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Encyclopedia > Philippe de Vitry
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Philippe de Vitry (October 31, 1291 – June 9, 1361) was a French composer, music theorist and poet. He was the defining music theorist of the early ars nova, as well as an accomplished, innovative, and influential composer. Jump to: navigation, search October 31 is the 304th day of the year (305th in leap years) in the Gregorian Calendar, with 61 days remaining, as the final day of October. ... Jump to: navigation, search For broader historical context, see 1290s and 13th century. ... Jump to: navigation, search June 9 is the 160th day of the year in the Gregorian calendar (161st in leap years), with 205 days remaining. ... Jump to: navigation, search Events Founding of the University of Pavia, Italy. ... A composer is a person who writes music. ... Music theory is a set of systems for analyzing, classifying, and composing music and the elements of music. ... Poets are authors of poems, or of other forms of poetry such as dramatic verse. ... The ars nova was a stylistic period in music of the Late Middle Ages, centered in France, which encompassed the period from the publication of the Roman de Fauvel (1310 and 1314) until the death of Machaut (1377). ...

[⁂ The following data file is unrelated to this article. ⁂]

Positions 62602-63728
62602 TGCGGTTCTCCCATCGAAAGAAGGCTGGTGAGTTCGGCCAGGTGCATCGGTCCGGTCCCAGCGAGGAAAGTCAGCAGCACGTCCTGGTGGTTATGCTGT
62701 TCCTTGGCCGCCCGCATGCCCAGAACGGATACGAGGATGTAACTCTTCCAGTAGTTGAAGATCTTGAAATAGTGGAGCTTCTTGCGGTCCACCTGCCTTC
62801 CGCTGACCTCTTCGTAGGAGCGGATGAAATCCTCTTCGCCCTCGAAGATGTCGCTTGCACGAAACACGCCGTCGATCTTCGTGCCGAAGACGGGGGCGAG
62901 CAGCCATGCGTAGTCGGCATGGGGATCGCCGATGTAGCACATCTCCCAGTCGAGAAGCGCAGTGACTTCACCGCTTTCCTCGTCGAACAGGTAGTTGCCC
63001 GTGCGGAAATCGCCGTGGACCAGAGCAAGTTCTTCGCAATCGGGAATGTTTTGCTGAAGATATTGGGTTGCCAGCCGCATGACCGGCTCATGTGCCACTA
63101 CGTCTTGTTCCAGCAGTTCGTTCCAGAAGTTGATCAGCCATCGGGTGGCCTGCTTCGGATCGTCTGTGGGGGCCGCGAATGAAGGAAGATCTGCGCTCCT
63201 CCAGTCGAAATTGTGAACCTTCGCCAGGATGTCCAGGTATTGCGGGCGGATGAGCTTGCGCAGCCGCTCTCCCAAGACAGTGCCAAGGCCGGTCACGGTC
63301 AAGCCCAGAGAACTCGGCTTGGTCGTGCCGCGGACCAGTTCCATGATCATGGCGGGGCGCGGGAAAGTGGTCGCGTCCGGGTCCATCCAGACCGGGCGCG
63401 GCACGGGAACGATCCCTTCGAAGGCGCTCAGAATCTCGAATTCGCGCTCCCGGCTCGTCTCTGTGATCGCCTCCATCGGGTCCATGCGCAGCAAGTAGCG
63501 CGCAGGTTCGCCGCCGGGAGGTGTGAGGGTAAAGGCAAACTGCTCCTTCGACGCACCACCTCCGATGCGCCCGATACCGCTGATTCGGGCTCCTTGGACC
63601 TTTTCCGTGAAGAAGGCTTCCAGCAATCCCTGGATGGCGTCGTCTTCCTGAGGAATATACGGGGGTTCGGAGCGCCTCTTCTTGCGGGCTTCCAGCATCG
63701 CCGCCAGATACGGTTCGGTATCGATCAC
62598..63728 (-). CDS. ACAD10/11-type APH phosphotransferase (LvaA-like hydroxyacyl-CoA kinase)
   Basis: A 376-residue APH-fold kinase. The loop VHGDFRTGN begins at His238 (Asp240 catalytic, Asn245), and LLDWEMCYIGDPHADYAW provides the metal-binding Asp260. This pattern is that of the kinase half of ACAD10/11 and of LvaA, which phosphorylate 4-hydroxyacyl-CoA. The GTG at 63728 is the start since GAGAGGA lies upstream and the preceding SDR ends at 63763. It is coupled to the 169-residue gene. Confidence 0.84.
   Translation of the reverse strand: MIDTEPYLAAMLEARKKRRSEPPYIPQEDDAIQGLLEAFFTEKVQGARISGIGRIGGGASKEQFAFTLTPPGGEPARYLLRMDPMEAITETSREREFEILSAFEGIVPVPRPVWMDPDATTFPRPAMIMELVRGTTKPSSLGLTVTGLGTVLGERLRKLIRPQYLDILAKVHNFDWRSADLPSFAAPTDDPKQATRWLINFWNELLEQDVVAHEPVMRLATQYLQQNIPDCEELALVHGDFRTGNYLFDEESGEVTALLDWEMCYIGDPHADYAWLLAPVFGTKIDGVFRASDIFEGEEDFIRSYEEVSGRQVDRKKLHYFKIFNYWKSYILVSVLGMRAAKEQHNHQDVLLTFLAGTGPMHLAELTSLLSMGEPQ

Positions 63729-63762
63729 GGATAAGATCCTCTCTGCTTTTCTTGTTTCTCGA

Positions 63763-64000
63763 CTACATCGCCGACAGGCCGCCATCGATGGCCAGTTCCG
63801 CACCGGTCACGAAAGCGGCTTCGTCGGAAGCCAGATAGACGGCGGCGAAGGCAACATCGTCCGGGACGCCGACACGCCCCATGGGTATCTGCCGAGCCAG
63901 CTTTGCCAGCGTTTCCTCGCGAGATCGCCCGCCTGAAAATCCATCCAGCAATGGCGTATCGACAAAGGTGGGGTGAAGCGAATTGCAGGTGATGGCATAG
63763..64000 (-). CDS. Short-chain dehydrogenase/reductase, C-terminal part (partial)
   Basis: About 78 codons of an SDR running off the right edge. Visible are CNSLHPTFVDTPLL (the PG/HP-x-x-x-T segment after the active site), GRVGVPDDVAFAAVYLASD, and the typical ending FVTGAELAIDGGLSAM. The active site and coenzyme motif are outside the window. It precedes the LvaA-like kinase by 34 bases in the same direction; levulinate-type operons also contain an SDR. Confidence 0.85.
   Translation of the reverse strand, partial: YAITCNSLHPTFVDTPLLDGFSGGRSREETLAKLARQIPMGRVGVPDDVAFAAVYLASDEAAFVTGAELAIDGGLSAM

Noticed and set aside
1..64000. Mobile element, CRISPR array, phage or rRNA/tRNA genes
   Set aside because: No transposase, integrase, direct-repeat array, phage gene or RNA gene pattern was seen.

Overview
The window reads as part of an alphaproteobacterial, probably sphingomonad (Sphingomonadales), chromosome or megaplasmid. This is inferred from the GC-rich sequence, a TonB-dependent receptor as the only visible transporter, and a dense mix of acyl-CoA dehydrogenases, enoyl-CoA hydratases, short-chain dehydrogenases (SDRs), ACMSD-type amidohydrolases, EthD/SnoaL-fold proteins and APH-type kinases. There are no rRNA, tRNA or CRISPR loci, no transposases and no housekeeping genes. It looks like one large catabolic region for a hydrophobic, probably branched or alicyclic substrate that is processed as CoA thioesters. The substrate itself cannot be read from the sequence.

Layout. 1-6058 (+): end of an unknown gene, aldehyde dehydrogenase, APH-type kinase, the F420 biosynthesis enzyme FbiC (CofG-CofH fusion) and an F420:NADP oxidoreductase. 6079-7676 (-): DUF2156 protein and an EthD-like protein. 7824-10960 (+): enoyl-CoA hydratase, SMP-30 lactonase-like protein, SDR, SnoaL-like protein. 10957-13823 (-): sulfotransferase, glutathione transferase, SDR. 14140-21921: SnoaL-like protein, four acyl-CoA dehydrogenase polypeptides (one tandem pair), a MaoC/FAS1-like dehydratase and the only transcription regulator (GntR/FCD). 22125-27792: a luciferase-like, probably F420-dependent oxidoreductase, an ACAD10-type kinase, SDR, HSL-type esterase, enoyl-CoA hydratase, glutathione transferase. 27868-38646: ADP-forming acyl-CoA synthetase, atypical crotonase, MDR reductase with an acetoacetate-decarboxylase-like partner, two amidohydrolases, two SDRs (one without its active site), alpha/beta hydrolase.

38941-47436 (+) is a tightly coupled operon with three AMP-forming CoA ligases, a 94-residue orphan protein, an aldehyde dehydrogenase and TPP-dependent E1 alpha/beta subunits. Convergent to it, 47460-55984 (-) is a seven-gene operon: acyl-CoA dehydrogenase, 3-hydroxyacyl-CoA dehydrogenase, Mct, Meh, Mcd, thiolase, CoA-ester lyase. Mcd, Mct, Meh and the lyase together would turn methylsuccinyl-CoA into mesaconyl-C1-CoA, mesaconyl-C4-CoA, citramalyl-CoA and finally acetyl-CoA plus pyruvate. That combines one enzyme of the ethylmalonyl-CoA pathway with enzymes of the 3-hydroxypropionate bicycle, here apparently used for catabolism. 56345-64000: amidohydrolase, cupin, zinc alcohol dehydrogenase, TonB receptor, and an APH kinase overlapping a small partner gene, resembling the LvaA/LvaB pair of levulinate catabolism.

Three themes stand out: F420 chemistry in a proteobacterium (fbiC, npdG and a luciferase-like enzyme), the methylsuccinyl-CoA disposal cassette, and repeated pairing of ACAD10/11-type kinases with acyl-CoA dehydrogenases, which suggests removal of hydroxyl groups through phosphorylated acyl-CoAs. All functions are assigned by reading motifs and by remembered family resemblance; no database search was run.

He was born in Paris. Biographical details of his life are sketchy, but he is known to have studied at the Sorbonne. Later he was prominent in the courts of Charles IV, Philippe VI and Jean II, serving as secretary and advisor. He was a diplomat as well as a soldier, and is known to have served at the siege of Aiguillon in 1346. In 1351 he became Bishop of Meaux, east of Paris. In addition, he was the older friend of the famous mathematician, philosopher and music theorist Nicole Oresme. De Vitry died in Paris. Jump to: navigation, search The Sorbonne, Paris, in a 17th century engraving The Sorbonne today, from the same point of view The Sorbonne is frequently used in ordinary parlance as synonymous with the faculty of theology of Paris or the University of Paris in its entirety. ... Charles IV the Fair (French: Charles IV le Bel) (1294 – February 1, 1328), a member of the Capetian Dynasty, reigned as King of France from 1322 to 1328. ... Philip VI of Valois (French: Philippe VI de Valois; 1293–August 22, 1350) was the King of France from 1328 to his death. ... Jean II, a portrait painted on wood panel ca 1350 (Louvre Museum), the oldest profile portrait in Europe John II the Good (French: Jean II le Bon) (April 16, 1319 – April 8, 1364), was King of France from 1350 to 1364. ... Auguillon (French Aiguillón) is a city in France, in the Lot-et-Garonne département, Agen district, near the two rivers that give name to the département. ... // Events Serbian Empire was proclaimed in Skopje by Dusan Silni, occupying much of the South-Eastern Europe Foundation of the University of Valladolid Foundation of Pembroke College, University of Cambridge August 26 Battle of Crecy after which Edward the Black Prince honored the bravery of John I, Count of Luxemburg... Events End of the reign of Emperor Suko of Japan, third of the Northern Ashikaga Pretenders Start of the reign of Emperor Go-Kogon of Japan, fourth of the Northern Ashikaga Pretenders May 1 Zürich joins the Swiss Confederation. ... Meaux is a town in the Seine-et-Marne département of France, near the Marne River. ... Nicolas Oresme (c. ...